Close this search box.

Overkill: 1976 Corvette Stingray

28 March, 2012


Published in NZV8 Issue No. 80


I’ve got an addictive personality. If I like something, I like it a lot,” says Robbie Allen. And when you lay eyes on his 1976 Corvette, it’s pretty easy to see what he’s talking about.

While some people would say the car is overkill, to Robbie it’s pretty much perfect. The build has been an ongoing labour of love for 14 years now, and in that time it’s continued to grow and develop to represent Robbie’s personality. As he rightly says, he’s worked hard all his life for his toys, so he may as well make them how he wants them and get the maximum enjoyment from them. The road to automotive perfection hasn’t been an easy one though, and we’re pretty sure it hasn’t been a cheap one either, but for now at least, he’s got the car he always dreamed of having, and a whole lot more.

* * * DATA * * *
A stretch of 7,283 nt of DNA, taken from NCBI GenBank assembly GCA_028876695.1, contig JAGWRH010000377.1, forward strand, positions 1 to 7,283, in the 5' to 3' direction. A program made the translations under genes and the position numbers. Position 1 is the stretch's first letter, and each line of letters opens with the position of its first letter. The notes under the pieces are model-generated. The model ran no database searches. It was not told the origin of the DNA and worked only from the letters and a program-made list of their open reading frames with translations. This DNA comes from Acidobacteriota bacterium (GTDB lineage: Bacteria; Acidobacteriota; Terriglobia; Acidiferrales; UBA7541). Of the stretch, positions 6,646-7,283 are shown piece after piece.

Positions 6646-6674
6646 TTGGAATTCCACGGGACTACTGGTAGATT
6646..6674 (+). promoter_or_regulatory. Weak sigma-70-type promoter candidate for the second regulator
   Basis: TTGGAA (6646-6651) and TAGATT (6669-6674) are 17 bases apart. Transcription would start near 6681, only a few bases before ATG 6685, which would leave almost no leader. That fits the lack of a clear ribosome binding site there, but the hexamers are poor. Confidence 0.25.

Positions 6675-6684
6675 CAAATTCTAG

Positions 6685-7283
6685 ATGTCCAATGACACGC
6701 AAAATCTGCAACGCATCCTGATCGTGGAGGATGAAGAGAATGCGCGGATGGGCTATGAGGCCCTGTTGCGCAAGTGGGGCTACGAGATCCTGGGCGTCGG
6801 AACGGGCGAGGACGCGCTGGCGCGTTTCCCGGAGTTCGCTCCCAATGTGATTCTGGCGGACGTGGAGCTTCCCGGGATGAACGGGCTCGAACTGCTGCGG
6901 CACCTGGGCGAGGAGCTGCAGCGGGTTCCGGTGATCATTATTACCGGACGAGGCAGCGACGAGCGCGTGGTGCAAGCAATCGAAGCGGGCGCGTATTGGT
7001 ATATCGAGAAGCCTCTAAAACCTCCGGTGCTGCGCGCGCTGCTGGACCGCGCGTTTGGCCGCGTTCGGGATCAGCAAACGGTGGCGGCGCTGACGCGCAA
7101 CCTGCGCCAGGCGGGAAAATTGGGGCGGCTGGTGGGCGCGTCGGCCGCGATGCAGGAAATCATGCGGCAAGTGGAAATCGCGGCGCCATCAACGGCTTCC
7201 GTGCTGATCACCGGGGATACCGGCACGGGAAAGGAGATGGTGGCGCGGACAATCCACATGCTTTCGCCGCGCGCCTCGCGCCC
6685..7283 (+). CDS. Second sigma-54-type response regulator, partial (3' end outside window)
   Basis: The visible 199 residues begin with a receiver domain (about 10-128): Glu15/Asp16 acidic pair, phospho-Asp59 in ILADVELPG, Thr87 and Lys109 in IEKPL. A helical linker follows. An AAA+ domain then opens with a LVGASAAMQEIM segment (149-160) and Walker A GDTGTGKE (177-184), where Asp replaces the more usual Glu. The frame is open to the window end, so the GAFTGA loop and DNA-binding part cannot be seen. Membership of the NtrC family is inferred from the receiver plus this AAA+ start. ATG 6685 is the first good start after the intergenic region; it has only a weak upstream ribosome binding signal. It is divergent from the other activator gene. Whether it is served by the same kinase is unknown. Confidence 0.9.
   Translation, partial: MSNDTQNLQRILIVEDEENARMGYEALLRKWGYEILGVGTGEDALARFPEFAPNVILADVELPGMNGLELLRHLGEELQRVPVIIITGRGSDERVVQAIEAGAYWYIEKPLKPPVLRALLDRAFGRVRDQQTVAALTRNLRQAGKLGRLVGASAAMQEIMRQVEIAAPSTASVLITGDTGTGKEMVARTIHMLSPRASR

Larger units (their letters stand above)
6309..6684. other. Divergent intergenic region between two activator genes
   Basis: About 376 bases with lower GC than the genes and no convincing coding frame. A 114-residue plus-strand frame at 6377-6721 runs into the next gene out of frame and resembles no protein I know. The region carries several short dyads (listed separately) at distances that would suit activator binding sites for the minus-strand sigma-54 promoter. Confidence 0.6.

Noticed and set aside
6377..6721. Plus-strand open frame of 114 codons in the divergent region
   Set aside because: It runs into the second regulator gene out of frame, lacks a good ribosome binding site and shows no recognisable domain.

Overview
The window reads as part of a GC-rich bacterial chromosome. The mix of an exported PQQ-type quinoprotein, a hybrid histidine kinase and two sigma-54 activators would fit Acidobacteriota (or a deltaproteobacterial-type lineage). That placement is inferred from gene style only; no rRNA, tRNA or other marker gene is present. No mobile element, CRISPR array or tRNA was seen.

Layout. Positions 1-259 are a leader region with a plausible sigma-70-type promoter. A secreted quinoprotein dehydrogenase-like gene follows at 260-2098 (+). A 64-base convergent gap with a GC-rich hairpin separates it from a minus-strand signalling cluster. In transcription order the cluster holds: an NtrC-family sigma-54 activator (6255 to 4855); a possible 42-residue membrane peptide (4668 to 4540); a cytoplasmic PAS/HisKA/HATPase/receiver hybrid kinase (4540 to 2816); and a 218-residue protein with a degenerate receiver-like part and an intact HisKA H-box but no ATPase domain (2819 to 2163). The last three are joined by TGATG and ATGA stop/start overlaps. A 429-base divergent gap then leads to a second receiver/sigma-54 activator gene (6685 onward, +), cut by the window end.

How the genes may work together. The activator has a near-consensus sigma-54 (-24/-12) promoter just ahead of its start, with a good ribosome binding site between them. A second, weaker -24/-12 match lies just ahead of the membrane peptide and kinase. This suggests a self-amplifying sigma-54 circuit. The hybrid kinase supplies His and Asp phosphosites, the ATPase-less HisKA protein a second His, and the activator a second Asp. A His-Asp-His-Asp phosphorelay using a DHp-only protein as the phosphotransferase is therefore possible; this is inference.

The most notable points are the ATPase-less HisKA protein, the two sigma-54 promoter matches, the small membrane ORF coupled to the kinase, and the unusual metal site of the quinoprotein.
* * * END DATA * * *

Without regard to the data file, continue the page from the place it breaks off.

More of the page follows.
His wingman for the build, and the guy who looks after the entire mechanical side of the car, is Richard Brister. Richard is a jack-of-all-trades, and if it were not for his involvement, Robbie probably would have given up on the build many years ago, as it just gave him problem after problem. Since Richard has been on the job though, the car has become as reliable as a Swiss watch, allowing Robbie to dream up new additions rather than be faced with constant repairs. And dream he has!